Could the Minister of Justice please give the House an update with regard to the government's position on the Bedford prostitution challenge?

Justice
Oral Questions

2:45 p.m.

Niagara Falls
Ontario

Conservative

Rob Nicholson Minister of Justice and Attorney General of Canada

Mr. Speaker, after consideration of the ruling from the Ontario Court of Appeal with regard to the Bedford prostitution challenge, I am pleased to inform the House that the Government of Canada will seek leave to appeal the decision to the Supreme Court of Canada.

We believe that a binding national decision is required. Prostitution is harmful for society as it exploits Canada's most vulnerable people, especially women.

Canadians can continue to count on this government to protect those who are vulnerable to this kind of exploitation.

Fisheries and Oceans
Oral Questions

2:45 p.m.

NDP

Fin Donnelly New Westminster—Coquitlam, BC

Mr. Speaker, the minister's claim that his sweeping changes to the Fisheries Act are all about farmers' ditches smelled rotten from the start. Internal documents show his department was working to “expedite the approval of large natural resource development proposals”. Yesterday he admitted the changes will benefit major industrial projects like the northern gateway pipeline.

When will the minister drop the fish tale and admit that he is selling out our fisheries to his big business buddies?

Fisheries and Oceans
Oral Questions

2:45 p.m.

Fredericton
New Brunswick

Conservative

Keith Ashfield Minister of Fisheries and Oceans and Minister for the Atlantic Gateway

Mr. Speaker, again, the member opposite has his facts all wrong. In fact, we are focusing fish and fish habitat protection rules on Canadian fisheries, not on farmers and their fields.

This is not about paving the way for pipelines. It is about allowing cottage owners to build a dock, farmers to clean an irrigation ditch, and municipalities to repair their supports and conduct routine maintenance on ditches.

As a matter of fact, I have a quote from the Federation of Canadian Municipalities, which said, “These reforms will make it easier for governments to set clear, sensible priorities for protecting fish habitats. Currently the Fisheries Act applies the same protections to rivers and streams--”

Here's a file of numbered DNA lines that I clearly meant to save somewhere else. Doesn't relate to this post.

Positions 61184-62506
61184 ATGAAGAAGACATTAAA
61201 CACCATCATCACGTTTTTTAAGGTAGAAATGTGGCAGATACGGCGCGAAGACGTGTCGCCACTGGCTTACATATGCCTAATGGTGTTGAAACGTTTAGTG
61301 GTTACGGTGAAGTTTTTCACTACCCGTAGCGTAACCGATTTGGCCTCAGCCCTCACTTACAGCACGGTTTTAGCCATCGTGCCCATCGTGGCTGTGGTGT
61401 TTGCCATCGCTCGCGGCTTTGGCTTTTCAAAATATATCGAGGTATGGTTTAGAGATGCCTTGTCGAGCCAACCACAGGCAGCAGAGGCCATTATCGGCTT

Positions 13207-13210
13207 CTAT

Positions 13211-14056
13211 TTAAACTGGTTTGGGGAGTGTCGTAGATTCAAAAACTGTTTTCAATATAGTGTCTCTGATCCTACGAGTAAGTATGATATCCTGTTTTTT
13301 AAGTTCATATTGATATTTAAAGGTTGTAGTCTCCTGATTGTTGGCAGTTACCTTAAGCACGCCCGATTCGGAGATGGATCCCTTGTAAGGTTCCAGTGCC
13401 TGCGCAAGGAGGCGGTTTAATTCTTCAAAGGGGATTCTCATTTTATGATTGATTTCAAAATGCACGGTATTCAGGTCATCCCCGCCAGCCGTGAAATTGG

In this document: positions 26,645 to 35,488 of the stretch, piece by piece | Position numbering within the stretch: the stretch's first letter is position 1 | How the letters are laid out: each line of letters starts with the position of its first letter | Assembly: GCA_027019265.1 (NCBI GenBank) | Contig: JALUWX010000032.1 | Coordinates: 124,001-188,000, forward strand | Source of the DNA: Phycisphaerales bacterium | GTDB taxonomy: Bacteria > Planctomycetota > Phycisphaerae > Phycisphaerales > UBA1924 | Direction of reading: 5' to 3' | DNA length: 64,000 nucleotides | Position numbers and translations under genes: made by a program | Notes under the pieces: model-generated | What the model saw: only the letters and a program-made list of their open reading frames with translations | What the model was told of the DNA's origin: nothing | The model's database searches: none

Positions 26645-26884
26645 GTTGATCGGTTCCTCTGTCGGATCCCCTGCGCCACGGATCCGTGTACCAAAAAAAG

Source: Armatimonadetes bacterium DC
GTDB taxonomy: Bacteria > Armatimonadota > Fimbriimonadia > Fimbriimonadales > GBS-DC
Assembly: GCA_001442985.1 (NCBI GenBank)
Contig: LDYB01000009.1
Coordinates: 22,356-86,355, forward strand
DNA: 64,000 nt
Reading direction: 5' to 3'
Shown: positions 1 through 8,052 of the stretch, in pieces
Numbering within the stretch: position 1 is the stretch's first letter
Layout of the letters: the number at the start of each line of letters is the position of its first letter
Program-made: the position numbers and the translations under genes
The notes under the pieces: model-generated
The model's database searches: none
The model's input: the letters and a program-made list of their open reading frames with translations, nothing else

Fisheries and Oceans
Oral Questions

2:50 p.m.

Conservative

The Speaker Andrew Scheer

Order. I will have to stop the minister there.

The hon. member for Gaspésie—Îles-de-la-Madeleine.

Fisheries and Oceans
Oral Questions

2:50 p.m.

NDP

Philip Toone Gaspésie—Îles-de-la-Madeleine, QC

Mr. Speaker, Canadians are not buying the minister's fish tale. The minister removed the word “habitat” from the legislation, despite his promises. Beyond his words, the thing that concerns us the most is his plan, which will destroy the fish habitats in our rivers, lakes and streams. This has nothing to do with flooded fields and everything to do with their obsession to build pipelines as quick as possible.

Why are ministers promoting the interests of corporations over the sustainable development of our resources?

Fisheries and Oceans
Oral Questions

2:50 p.m.

Fredericton
New Brunswick

Conservative

Keith Ashfield Minister of Fisheries and Oceans and Minister for the Atlantic Gateway

Mr. Speaker, that is two questions in a row where members had their facts entirely wrong.

As I said, the Federation of Canadian Municipalities said:

These reforms will make it easier for governments to set clear, sensible priorities for protecting fish habitats. Currently the Fisheries Act applies the same protections to rivers and streams as municipal drains and farmers' irrigation canals. That doesn't make sense.

Status of Women
Oral Questions

2:50 p.m.

NDP

Niki Ashton Churchill, MB

Mr. Speaker, the Prime Minister promised Canadians that he would not reopen the debate on abortion. Nevertheless, that is exactly what one of his Conservative members is going to do tomorrow in the House. Canadian women have been fighting for decades for this right.

Why is the Prime Minister not speaking out loudly and clearly against what his own party is trying to do here in the House?

Status of Women
Oral Questions

2:50 p.m.

Niagara Falls
Ontario

Conservative

Rob Nicholson Minister of Justice and Attorney General of Canada

Mr. Speaker, the hon. member knows the rules with respect to private members' bills. That bill will be debated as all other private members' bills are debated in the House, in accordance with the rules of the House. I do not see why that should be a problem for the hon. member.